; also used as a preservative in cured meats and other foods.
an antihypertensive agent
used in the treatment of acute congestive heart failure and of hypertensive crisis and to produce controlled hypotension during surgery; also used as a reagent.
an agent used as adjunctive treatment to control the hyperammonemia
of pediatric urea cycle enzyme disorders.
a salt used as an antifungal
preservative in foods and pharmaceuticals and as a topical antifungal agent
a chemical element, atomic number 11, atomic weight 22.990, symbol Na. See Table 6. Sodium is the major cation of the extracellular fluid (ECF), constituting 90 to 95% of all cations in the blood plasma and interstitial fluid; it thus determines the osmolality of the ECF.
a systemic and urinary alkalizer.
sodium acid phosphate, sodium biphosphate
used as a dietary supplement of phosphorus for ruminants when only phosphorus is required and in small animals as a urinary acidifier.
used as a feed additive to chickens and may cause arsenic poisoning if the dose rate is exceeded.
sodium antimony gluconate, sodium stibogluconate
a pentavalent antimonial used in the treatment of leishmaniasis.
used as a feed additive in the treatment of swine dysentery and in poultry and causes arsenic poisoning when dose rates are excessive.
used as a topical acaricide. See inorganic arsenic
like the arsenite, a toxic compound used as an acaricide. Less toxic and less effective than the arsenite. See also inorganic arsenic
a form of ascorbic acid; vitamin C.
used in weed control and the prevention of rot in fruit; used in serum samples to prevent bacterial overgrowth.
used topically as an antifungal agent in companion animals, with caffeine as a CNS stimulant and as a diagnostic aid in a liver function test.
a white powder found in most households in the form of baking soda; called also bicarbonate of soda. Used as a gastric antacid and as a systemic and urinary alkalinizer. See also milk shake
. Used locally to remove mucus and to remove exudates and scabs.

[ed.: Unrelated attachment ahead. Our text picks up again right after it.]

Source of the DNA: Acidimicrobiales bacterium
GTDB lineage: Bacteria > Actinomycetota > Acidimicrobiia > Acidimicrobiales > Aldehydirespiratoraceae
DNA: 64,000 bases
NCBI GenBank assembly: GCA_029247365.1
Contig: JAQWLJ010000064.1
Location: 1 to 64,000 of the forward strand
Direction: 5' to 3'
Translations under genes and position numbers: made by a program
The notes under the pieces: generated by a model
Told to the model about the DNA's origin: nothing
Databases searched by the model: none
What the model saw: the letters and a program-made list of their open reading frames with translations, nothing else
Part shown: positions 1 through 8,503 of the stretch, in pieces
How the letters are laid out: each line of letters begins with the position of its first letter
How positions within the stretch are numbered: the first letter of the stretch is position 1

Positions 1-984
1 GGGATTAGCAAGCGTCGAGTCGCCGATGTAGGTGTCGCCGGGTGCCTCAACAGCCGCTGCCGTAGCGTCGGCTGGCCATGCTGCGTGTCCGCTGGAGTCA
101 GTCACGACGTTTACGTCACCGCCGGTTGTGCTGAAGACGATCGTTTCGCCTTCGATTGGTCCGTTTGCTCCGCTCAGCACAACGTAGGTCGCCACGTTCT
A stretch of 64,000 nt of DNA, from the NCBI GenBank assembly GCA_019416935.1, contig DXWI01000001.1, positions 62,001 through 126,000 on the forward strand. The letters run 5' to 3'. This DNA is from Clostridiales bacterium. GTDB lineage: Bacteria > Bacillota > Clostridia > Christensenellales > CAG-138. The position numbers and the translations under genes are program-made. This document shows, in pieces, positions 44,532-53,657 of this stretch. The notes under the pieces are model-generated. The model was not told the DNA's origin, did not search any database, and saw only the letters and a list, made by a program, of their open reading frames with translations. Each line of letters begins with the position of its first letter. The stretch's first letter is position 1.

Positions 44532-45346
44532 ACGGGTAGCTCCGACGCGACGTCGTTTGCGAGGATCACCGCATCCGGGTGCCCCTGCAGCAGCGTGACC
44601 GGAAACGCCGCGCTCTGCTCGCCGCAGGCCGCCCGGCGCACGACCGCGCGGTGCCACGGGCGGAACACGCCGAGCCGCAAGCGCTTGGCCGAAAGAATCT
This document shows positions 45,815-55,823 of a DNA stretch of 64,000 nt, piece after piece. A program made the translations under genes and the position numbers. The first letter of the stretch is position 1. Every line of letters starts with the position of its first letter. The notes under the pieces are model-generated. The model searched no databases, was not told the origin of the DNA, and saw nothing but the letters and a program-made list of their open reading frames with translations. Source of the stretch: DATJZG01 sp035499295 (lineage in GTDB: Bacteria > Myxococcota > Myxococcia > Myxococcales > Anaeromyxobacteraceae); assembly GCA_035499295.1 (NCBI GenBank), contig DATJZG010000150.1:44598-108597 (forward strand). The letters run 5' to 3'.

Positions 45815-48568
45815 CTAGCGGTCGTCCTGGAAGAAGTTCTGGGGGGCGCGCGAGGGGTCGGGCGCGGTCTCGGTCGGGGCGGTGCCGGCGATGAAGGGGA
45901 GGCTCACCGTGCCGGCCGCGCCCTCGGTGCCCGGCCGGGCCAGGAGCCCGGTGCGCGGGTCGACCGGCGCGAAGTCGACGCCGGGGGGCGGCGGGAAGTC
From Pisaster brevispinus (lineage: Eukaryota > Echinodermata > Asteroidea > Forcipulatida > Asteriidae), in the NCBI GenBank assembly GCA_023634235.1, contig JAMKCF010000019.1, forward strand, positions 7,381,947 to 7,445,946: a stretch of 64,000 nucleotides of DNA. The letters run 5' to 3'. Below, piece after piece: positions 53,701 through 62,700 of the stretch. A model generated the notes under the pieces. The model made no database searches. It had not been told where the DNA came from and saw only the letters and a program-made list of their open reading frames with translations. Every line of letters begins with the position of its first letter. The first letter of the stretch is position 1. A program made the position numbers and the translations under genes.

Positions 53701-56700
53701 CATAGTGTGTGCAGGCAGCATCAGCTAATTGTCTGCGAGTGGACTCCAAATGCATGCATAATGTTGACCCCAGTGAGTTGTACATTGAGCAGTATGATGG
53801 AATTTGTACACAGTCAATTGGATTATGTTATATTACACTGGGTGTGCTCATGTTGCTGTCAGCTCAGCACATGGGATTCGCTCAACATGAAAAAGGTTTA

an organic compound yielding trivalent inorganic arsenic on metabolism in the body, similar in effects and toxicity to arsenic trioxide. Formerly used as a systemic treatment for chronic skin disease and capable of causing arsenic poisoning if used to excess.
Na2CO3⋅H2O, used as an alkalizing agent in pharmaceuticals, and has been used as a lotion or bath in the treatment of scaly skin, and as a detergent in companion animals.
an oldfashioned herbicide which is quite palatable to farm animals and toxic in moderate amounts. Large doses cause abdominal pain, staggering and purging. Lower doses cause methemoglobinemia and dyspnea.
salt; a necessary constituent of the body and therefore of the diet; sometimes used parenterally in solution to replenish electrolytes in the body.
sodium chloride nutritional deficiency
not a common occurrence but is seen in grazing animals on sodium deficient pastures, where heavy potash fertilizer has been applied in animals that are milking heavily, growing rapidly or losing a lot of sweat. Signs include pica, e.g. drinking urine, polydipsia, polyuria and decrease in appetite, milk yield, body weight, and urinary sodium and chloride.
sodium chloride poisoning (salt poisoning)
can occur via the diet due to accidental inclusion of too much salt; is usually too unpalatable. Most common is drinking of natural saline water from bore or deep well. Causes gastroenteritis, diarrhea and dehydration most noticeable in lactating animals. Animals are restless and play with water, looking for fresh water. Water contains also magnesium, sulfate and carbonate ions. If water intake restricted and salt intake normal a relative poisoning occurs. If combined with water deprivation causes polioencephalomalacia
when the water intake returns to normal. In pigs the brain lesion is similar but because of the extensive infiltrations of eosinophils, characteristic of pigs, it is called eosinophilic meningoencephalitis.
a herbicide with very low toxicity potential.
an alkalinizing agent; used also as an in vitro anticoagulant in blood stored for transfusion or diagnostic use.
a highly toxic industrial chemical and unlikely to enter the animal food chain unless as a result of a spill of reagents or industrial waste.
a chelating agent used in the treatment for thallium poisoning; also used as an immunomodulator in the treatment of human immunodeficiency virus infection in humans.